Say hello

Saying hello is the number one way to impact your career.

We are more likely to notice change after an event, not during. We notice our tires when they need replacing, not the daily wear that driving takes. With relationships, it is no different. We notice big gestures that could define them, as oppose to the small ones that do.

I wrote on the importance of taking the first step with any project or action. With relationships, the first step is to say hello.


Connecting is a skill, it can be learned

There are a number of reasons on why people don’t actively connect with others – fear being one – and there are two truths on why people might not say hello:

  • They don’t need anything from the person
  • They have nothing to give the person

That’s it, connections are missed over a presumption that there is no need to connect to others. This cannot be further from the truth, you have much value to give contacts. Words, information and access to your network being only a few.

Making new connections is not about having +20 charisma and confidence, all you need is one word and to remember your name: “Hello, I’m _________________”.

Missed opportunities change your life

Connection with others – saying hello – is difficult as we don’t need to do it often. If you are not in a role that requires it, there doesn’t appear to be a need in meeting others as we can get most of our work done from a core group.

Meeting others is what creates opportunities though. Opportunities you’ll never know exist until you start sticking your hand out and saying hello. Business partnerships, spouses, and friends are all made this way, and typically those are relationships created by chance.

Saying hello to others is giving chance a head start. To say the result of meeting others is unknown is perhaps the greatest understatement I’ll make on this site.

To learn any skill, set a goal

Hello really is the hardest part of any conversation. Start this week by saying hello to a few people and make a goal to have a conversation with at least 1 new contact a week (or month).

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Metrics drive performance, if you want to be better at connecting with others and finding value to offer, set a goal. Some use LinkedIn as a goal setting device for connections, although always remember relationships don’t follow the “set it and forget it” mentality, they need contact to stay strong.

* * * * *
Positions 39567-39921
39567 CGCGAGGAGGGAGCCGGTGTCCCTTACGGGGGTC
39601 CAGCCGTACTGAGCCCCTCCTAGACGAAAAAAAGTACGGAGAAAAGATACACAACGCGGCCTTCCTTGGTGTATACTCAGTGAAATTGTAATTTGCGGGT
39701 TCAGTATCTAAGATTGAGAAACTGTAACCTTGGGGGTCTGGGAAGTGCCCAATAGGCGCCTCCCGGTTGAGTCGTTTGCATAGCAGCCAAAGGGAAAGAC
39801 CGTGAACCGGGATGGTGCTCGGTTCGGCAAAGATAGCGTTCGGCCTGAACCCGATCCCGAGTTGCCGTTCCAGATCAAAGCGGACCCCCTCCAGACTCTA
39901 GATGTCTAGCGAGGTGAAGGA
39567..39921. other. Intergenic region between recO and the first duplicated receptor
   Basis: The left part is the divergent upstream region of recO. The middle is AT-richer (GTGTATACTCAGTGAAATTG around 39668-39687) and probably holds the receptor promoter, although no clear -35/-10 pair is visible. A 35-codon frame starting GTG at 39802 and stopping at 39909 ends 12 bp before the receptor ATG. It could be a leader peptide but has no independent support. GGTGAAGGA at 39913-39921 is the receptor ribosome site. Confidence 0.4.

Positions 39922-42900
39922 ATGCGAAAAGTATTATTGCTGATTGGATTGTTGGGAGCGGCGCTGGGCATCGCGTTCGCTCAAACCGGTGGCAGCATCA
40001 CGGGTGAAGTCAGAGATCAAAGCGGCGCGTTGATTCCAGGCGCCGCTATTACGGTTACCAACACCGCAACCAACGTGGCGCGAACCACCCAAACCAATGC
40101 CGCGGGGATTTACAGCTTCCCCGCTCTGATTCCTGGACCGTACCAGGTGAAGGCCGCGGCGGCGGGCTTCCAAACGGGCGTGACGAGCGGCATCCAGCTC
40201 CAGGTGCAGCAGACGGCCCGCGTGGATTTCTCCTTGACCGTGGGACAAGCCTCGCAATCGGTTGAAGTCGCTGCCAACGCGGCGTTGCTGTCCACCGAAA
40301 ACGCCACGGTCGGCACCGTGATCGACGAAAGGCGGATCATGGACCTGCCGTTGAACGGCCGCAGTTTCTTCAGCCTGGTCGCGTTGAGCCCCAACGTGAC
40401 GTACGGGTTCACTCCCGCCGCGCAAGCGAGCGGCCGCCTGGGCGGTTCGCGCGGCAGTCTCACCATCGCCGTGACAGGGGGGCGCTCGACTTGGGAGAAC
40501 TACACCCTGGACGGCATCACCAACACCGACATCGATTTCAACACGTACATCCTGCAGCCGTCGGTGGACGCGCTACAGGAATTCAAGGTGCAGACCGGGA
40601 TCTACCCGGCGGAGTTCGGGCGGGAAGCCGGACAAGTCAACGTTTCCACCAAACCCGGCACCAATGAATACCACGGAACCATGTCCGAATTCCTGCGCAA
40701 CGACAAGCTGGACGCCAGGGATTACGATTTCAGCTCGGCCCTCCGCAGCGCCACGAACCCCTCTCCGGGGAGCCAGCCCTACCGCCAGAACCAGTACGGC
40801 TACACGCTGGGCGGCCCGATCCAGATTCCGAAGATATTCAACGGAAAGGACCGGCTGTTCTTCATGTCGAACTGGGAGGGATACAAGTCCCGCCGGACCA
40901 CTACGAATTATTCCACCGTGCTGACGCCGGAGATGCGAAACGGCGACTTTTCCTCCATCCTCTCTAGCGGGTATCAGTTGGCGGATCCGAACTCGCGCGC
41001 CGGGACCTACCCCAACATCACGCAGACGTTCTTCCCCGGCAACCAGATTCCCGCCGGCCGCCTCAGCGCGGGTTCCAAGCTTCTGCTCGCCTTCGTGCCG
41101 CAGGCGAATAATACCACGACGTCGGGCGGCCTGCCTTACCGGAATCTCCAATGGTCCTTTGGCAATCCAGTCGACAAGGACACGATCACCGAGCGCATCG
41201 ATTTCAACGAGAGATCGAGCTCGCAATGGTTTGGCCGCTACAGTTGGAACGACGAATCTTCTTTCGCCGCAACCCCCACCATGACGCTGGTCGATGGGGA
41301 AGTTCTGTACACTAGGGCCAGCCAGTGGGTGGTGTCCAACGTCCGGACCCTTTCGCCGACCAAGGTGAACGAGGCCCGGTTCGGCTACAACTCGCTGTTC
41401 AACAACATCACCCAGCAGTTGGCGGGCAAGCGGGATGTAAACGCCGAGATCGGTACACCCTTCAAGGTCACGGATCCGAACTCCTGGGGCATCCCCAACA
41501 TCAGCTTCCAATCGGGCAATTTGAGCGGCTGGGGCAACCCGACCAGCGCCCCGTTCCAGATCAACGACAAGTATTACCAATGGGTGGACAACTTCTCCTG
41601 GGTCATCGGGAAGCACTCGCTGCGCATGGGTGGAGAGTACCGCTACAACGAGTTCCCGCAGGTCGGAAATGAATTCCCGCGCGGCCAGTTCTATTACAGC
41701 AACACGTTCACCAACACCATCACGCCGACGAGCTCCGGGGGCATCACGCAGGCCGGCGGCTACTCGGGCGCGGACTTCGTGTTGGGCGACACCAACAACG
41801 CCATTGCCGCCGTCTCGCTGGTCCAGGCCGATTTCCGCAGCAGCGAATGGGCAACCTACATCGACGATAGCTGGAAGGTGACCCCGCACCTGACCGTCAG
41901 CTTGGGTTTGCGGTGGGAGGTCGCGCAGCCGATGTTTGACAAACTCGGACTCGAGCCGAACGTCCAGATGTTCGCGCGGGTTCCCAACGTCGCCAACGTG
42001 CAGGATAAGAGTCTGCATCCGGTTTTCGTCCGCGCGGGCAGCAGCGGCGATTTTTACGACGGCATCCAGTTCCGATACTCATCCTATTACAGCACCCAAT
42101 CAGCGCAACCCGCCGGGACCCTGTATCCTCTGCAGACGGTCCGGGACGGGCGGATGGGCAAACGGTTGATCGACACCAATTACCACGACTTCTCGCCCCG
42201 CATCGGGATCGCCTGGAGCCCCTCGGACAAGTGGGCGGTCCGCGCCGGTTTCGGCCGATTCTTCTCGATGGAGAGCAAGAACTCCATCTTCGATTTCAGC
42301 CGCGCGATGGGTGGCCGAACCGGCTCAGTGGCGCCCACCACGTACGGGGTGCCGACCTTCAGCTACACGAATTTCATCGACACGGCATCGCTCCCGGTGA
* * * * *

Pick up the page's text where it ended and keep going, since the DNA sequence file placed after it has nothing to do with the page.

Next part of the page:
After you become more comfortable approaching new connections one-on-one, you can set goals around approaching groups. Relationship building is a skill, and like any skills you need to practice it to get better.

ABG – Always be giving

When meeting a new connection, only use conversation about the weather as an emergency chute deployment. Very few people build strong connections over talk of the local sports team defeating the visiting sports team. Strong connections are built from shared insight, common values, and memorable interactions.

Ask questions about:

  • Why they are at the event/place
  • About their role
  • If you can help them in any way this year
  • About shared connections at the event of office

Helping others accomplish their goals is a certain path to great relationships. Whenever you meet someone for the first time, think about what value you can offer. One never knows where a new connection might lead. But first, you have to say Hello.

Say Hello.


Tim Rhodes

Tim works proudly with TD Bank Group, he is the creator and curator of this project (500 Lessons). Having just moved across the country to Toronto, he is looking for new community volunteering opportunities!

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The opinions and articles shared on this site by Tim are entirely his own unless otherwise credited, and are not representative of TD's views, position, strategies, or opinions.

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